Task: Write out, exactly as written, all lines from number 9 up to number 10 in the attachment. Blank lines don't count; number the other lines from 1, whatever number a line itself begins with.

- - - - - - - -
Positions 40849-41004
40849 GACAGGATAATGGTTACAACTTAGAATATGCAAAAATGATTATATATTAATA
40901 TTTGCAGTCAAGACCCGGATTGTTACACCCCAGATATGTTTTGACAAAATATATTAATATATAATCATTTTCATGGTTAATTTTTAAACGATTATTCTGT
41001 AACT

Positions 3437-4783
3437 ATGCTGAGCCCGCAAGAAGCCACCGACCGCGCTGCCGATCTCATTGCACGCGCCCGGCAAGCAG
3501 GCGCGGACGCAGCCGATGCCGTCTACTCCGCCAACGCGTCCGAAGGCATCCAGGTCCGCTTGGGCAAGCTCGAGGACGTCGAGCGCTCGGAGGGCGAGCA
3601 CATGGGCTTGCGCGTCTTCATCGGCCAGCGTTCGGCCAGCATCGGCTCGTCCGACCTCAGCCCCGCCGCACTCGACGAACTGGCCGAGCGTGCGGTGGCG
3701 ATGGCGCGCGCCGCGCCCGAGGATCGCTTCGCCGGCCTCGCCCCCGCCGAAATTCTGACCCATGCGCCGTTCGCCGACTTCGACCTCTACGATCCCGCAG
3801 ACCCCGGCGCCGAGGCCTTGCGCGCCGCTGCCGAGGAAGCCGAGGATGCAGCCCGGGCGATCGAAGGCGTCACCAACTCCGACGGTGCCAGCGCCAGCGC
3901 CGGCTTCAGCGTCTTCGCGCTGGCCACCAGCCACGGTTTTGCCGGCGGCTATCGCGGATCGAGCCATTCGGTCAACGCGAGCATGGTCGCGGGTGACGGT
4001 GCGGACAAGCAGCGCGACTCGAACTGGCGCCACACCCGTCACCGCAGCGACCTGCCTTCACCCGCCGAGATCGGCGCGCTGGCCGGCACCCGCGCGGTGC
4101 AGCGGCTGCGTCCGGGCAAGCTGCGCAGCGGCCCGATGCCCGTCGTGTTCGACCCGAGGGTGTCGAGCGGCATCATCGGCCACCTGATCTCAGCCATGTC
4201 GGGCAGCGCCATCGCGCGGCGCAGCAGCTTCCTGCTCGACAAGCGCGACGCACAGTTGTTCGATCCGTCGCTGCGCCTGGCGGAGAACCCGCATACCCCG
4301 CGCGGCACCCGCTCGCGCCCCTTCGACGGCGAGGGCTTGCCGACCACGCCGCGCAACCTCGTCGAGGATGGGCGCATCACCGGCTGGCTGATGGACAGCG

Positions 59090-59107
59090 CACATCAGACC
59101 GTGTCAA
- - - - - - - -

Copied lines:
3701 ATGGCGCGCGCCGCGCCCGAGGATCGCTTCGCCGGCCTCGCCCCCGCCGAAATTCTGACCCATGCGCCGTTCGCCGACTTCGACCTCTACGATCCCGCAG
3801 ACCCCGGCGCCGAGGCCTTGCGCGCCGCTGCCGAGGAAGCCGAGGATGCAGCCCGGGCGATCGAAGGCGTCACCAACTCCGACGGTGCCAGCGCCAGCGC